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glad to let by-gones be by-gones for the sake of all. Now come and see my mother; she is longing for you."

What went on in the next room Rosy never knew or cared, for Mr. Thomas soon returned, and amused her so well, showing his treasures, that she forgot where she was till the maid came to say tea was ready.

"Are we going to stay?" cried the little girl, beaming from under a Feejee crown of feathers, which produced as comical an effect upon her curly head as did the collar of shark's teeth round her plump neck or the great Japanese war-fan in her hand.

"Yes, we have tea at five; come and turn it out. I've ordered the little cups especially for you," said her host, as he changed the small Amazon to a pretty child again and led her away to preside at the table, where the quaint china and silver, and the dainty cake and bread and butter proved much more attractive than the little old lady in a big cap who patted her head and smiled at her.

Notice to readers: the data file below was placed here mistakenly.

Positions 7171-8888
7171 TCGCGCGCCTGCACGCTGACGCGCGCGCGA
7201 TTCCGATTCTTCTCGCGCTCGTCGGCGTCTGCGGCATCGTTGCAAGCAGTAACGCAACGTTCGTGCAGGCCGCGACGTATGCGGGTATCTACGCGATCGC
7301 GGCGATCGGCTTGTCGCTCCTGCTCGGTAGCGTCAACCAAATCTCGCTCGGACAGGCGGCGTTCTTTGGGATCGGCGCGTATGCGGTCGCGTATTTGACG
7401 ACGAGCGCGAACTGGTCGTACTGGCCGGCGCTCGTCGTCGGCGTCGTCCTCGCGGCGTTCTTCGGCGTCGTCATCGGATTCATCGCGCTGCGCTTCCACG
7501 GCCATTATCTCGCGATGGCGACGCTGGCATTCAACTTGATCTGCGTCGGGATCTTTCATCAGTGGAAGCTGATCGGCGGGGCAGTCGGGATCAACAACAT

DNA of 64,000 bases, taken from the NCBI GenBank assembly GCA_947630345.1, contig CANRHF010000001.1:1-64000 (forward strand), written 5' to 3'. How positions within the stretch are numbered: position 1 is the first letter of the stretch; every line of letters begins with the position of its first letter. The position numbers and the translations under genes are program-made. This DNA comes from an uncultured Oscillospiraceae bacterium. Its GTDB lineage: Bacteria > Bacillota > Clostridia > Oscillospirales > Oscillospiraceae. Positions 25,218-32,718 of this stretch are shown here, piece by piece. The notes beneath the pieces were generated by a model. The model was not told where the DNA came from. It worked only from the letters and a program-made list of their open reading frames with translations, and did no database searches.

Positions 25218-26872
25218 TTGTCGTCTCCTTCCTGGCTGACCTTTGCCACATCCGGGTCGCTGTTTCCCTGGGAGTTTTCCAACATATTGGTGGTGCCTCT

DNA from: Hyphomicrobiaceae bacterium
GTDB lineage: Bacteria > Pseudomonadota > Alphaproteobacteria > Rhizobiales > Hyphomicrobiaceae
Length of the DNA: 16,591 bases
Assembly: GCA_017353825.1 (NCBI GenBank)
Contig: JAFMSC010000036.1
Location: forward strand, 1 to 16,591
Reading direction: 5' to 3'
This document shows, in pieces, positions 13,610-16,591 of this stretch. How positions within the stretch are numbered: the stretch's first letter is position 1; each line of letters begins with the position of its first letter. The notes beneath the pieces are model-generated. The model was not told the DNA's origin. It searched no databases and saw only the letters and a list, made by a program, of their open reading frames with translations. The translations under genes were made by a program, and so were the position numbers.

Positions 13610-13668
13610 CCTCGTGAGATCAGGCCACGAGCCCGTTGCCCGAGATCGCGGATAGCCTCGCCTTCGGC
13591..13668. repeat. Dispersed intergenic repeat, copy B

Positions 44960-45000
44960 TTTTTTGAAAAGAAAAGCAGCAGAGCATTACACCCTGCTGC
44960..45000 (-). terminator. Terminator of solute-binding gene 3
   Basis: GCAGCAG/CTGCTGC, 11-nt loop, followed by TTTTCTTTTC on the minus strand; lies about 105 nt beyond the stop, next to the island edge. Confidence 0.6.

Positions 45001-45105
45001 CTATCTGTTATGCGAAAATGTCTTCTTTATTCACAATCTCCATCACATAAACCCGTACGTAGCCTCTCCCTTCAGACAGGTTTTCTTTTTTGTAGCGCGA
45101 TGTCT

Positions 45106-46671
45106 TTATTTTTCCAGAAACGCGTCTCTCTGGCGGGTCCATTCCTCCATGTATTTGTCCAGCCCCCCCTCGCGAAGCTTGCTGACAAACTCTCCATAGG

Never had Rosy enjoyed such a delicious meal; for the rapture of pouring real tea out of a pot shaped like a silver melon, into cups as thin as egg-shells, and putting in sugar with tongs like claws, not to mention much thick cream, also spicy, plummy cakes that melted in one's mouth, was too great for words. The little maid was so absorbed in her new duties that she never minded what the elders talked about, till the plates were empty, the pot ran dry, and no one could be prevailed on to have any more tea. Then